Monday marked the Cubs' first game without bullpens in the field of play at Wrigley Field, which created a different warm-up environment for starter Jon Lester.
A near two-hour rain delay and temperatures plummeting into the 30s didn't take away from the energy at Wrigley Field before the Cubs' 3-2 win over the Los Angeles Dodgers. The pregame player introductions, the banner-raising ceremony and the team strutting the World Series trophy in from right field produced waves of roaring cheers from the standing-room-only crowd of 41,166.
But Lester was largely separated from the party, taking his pregame warmups into the surprisingly quiet confines of the relocated Cubs bullpen under the left field bleachers.
"When the doors are closed, it feels like you're in a offseason training facility throwing a bullpen with ESPN on the TV," Lester said.
So Lester had bullpen coach Lester Strode open the green plexiglass doors separating the bullpen from the left field warning track during his pregame routine Monday to get more of the music and crowd noise.
"It'll take a little bit of time," Lester said. "We're used to the other way. It'll take a bit of time and it really did help once they opened the doors. You still had the vibe from outside and you could feel that. It's nice warming up in a warmer environment than what it was outside. It'll take a little bit of time, it will. Any time you have change it's going to take a little bit to get used to it."
Consider it a stark contrast to the last game played here on Clark and Addison before Monday night, when Lester fired six tense innings in a win-or-go-home World Series Game 5 against the Cleveland Indians. Lester threw his warm-up pitches that October night down the left field line, only feet away from an anxiously-energized crowd hoping to see the Cubs send the World Series back to Cleveland.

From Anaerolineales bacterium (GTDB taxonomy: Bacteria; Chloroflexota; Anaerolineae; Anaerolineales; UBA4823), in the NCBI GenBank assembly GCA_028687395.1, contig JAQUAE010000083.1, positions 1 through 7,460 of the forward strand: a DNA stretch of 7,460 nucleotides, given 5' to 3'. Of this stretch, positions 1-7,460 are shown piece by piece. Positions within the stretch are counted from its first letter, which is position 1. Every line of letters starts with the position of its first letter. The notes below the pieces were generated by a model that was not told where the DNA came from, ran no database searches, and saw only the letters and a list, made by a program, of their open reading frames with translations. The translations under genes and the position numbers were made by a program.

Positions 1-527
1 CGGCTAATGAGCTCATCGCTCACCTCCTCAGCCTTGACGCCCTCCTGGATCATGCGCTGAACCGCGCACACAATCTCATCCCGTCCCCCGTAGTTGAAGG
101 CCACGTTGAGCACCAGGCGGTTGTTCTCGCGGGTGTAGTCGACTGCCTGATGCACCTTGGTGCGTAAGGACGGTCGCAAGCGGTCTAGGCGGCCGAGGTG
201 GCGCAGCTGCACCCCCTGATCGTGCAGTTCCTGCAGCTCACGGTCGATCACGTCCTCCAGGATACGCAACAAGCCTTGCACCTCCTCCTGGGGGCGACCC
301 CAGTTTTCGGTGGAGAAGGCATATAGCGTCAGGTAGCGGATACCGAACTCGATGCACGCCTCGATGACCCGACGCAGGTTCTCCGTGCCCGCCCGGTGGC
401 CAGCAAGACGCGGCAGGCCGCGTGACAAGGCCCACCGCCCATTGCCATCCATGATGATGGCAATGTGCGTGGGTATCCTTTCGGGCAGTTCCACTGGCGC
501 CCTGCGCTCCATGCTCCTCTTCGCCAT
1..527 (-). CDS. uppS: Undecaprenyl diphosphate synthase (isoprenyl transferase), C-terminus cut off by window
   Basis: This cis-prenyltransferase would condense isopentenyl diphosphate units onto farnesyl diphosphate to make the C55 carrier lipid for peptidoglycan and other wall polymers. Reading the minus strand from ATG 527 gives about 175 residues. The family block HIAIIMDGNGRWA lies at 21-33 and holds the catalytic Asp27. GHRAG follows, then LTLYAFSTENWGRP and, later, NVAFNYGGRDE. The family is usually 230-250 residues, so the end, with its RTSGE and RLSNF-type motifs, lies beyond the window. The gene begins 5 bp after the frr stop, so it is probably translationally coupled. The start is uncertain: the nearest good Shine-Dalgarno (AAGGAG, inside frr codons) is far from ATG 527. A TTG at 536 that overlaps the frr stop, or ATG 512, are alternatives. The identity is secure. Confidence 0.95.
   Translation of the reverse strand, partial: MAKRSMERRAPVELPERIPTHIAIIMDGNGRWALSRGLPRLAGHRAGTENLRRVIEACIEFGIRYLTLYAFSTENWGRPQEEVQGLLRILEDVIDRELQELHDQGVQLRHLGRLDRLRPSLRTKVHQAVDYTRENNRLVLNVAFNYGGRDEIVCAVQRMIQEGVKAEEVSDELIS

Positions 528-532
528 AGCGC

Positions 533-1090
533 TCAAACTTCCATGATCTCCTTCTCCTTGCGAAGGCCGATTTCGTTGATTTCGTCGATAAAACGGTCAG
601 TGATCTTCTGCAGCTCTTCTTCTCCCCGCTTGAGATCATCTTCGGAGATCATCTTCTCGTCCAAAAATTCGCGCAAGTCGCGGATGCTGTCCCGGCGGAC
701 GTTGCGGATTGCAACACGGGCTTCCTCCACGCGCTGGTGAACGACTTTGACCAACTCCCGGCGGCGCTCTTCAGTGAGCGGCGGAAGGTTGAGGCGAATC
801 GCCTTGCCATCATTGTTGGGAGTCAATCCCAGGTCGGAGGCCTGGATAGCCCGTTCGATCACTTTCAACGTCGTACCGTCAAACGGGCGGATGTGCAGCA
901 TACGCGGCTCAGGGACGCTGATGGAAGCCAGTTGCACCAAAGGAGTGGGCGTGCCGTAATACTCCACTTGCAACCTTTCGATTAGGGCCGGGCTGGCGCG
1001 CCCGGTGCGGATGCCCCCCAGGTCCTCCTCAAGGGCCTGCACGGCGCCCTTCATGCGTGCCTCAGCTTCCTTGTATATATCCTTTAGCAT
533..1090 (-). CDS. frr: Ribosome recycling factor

The benefit, though, for starting pitchers of having the bullpens removed from the field is lessening whatever distractions may arise while preparing for a game. Monday was a prime example of that.
"For a night like tonight, it was good," Lester said. "It was good. You had the separation and definitely distanced yourself from the crowd and what was going on. But leading up to that point, it was nice to be on the field and see everything and the team being introduced and all the applause and all that stuff, so it was good. But it was definitely easy to separate yourself when you got into the bullpen and got ready for the game."
After emerging from under the bleachers, Lester fired six solid innings, allowing one run on four hits with one walk and seven strikeouts. While he didn't get much of an opportunity to take in the pageantry of Monday's banner-raising ceremony, he'll get the full experience of Wednesday's ring ceremony.
"It was a special night," Lester said. "Definitely something that'll go down in my book as something that I'll remember for a long, long time. Now, I look forward to Wednesday and getting the fun stuff, getting the rings."